For some reason, a lot of experts are bagging on the selection of outfielder Harold Baines to the Baseball Hall of Fame, and those criticisms do not make sense. After all, if Tony Pérez is in Cooperstown, then Baines should be, too.
Yet even on his own, Baines deserves this. He was a six-time All-Star selection who toiled in anonymity on bad teams for years: That is what life was like if you were a Chicago White Sox player in the 1980s. Sure, they made the postseason once, but otherwise, the ChiSox were mediocre throughout the decade.
Three times in nine seasons, Chicago finished at least 20 games out of first place in the old American League West—including a whopping 32.5 games out in 1988, Baines’ last full season with the club. Even someone like Derek Jeter would have been overlooked in the 1980s on a team like that.
Straight stats, though, Baines was a lifetime .289 hitter with a 121 OPS+, and he almost hit 400 home runs and almost collected 3,000 hits. If he had done both, would anyone really be complaining? No. The fact he finished with just 384 HRs and 2,866 hits doesn’t change the fact he was a very good player for a very long time, playing 22 seasons, without using PEDs, no less.
Yes, he was pretty much a designated hitter for most of his career, but that argument against good hitters is getting stale—especially since every level of organized baseball from college to the majors uses the DH (except the crusty, ol’ National League, of course).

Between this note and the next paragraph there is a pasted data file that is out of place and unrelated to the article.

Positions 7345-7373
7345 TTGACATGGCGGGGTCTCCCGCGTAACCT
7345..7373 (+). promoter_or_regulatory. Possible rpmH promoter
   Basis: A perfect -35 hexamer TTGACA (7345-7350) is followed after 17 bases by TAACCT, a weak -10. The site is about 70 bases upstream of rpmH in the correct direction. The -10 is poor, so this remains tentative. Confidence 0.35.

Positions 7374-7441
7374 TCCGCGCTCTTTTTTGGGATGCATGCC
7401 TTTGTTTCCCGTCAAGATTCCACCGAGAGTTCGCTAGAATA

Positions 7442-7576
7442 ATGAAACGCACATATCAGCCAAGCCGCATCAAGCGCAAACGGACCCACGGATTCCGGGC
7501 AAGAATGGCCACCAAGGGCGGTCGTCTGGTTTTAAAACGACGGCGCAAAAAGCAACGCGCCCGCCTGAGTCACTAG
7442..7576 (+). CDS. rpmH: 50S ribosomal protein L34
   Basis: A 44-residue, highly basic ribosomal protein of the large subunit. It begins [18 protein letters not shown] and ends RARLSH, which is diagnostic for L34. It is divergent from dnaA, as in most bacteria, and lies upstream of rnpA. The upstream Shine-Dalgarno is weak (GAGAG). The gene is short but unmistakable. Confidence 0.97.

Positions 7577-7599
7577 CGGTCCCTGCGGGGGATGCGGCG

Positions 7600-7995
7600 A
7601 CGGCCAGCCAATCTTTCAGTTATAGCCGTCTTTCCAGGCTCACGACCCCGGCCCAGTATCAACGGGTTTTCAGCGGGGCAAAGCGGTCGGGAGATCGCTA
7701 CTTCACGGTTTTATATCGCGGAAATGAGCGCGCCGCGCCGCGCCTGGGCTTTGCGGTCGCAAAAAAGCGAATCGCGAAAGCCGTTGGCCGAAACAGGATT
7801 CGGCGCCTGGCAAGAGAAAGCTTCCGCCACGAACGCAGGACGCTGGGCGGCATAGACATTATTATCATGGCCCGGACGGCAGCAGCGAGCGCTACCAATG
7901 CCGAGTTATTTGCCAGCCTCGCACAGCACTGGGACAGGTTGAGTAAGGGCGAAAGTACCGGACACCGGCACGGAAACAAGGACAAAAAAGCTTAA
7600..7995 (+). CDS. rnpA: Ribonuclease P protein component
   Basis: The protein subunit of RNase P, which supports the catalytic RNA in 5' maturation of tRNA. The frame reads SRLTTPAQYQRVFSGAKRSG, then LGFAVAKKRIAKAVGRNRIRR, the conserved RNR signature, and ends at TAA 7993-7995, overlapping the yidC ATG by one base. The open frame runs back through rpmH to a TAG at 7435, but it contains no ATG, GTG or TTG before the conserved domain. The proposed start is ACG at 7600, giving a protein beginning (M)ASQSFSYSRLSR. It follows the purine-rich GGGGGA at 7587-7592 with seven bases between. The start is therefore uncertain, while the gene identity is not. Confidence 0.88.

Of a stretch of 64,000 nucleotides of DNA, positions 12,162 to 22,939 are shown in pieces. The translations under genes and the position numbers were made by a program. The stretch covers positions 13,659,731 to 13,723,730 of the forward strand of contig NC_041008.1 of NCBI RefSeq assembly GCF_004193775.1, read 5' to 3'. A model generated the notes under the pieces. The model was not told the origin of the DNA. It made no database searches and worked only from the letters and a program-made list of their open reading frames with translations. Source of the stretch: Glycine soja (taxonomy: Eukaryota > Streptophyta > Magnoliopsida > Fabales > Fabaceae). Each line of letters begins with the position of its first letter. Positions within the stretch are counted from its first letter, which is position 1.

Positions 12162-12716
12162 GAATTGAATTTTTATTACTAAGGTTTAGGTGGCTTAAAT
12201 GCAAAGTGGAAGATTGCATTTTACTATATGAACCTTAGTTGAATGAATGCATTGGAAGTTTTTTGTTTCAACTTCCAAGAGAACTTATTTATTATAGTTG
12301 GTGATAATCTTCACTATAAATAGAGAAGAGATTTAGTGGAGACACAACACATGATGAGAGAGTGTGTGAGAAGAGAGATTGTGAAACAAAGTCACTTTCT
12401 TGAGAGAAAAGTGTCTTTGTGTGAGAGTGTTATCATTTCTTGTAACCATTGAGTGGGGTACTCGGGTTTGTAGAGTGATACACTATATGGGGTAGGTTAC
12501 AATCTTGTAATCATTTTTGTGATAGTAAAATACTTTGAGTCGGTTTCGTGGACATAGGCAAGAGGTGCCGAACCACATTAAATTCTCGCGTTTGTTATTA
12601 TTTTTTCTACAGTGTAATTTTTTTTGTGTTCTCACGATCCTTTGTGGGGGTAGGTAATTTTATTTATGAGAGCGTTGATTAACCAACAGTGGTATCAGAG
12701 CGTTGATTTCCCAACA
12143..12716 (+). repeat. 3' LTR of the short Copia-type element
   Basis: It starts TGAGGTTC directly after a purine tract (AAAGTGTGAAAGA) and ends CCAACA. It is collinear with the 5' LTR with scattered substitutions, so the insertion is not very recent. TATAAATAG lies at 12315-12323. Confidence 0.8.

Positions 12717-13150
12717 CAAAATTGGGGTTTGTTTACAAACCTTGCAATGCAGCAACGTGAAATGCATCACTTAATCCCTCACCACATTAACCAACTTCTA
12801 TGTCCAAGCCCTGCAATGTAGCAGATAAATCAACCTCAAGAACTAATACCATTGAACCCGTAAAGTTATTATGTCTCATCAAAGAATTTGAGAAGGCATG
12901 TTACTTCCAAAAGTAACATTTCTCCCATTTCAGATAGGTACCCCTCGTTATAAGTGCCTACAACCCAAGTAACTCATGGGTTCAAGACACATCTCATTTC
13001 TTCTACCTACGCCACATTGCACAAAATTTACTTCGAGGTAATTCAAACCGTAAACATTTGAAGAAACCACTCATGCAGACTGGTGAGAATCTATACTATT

Baines made his last All-Star team in 1999 at the age of 40 years old, when he hit .312 with 25 HRs and 103 RBI for Baltimore and Cleveland combined. It was the 11th time in his career he hit at least 20 HRs in a single season, and it was the eighth time he finished a full season with a .300-plus batting average.
He never won a World Series ring, but that wasn’t his fault. His postseason batting slash line—.324/.378/.510—also included an .888 OPS, five HRs, and 16 RBI in six postseasons covering 31 games between 1983 and 2000. Baines rose to the October occasion, clearly.
His longevity helped his career totals, for sure, and Baines only led the AL once in a major offensive category (.541 slugging percentage in 1984). After 1985, he never earned a single MVP vote, although he did win a Silver Slugger award in 1989. Baines wasn’t dominant, although his seven years with the Orioles (1993-1995, 1997-2000) produced the best numbers of his career (.881 OPS).
Considering Baines spent parts of 17 seasons playing in some pretty crappy ballparks for hitters (Chicago’s old Comiskey and Oakland’s Mausoleum, for example), his numbers are pretty good. That’s why the OPS+ demonstrates he was way above the average player at his positions (right field, DH), and the career totals are just shy of some serious benchmarks.
So why do people complain that the “old-timers” committee voted him in? These are people who knew Baines best: They played with him, and they managed him. Perhaps they know a little bit more about the game of baseball than a bunch of non-athletic writers in the press box that never played a sport in their lives.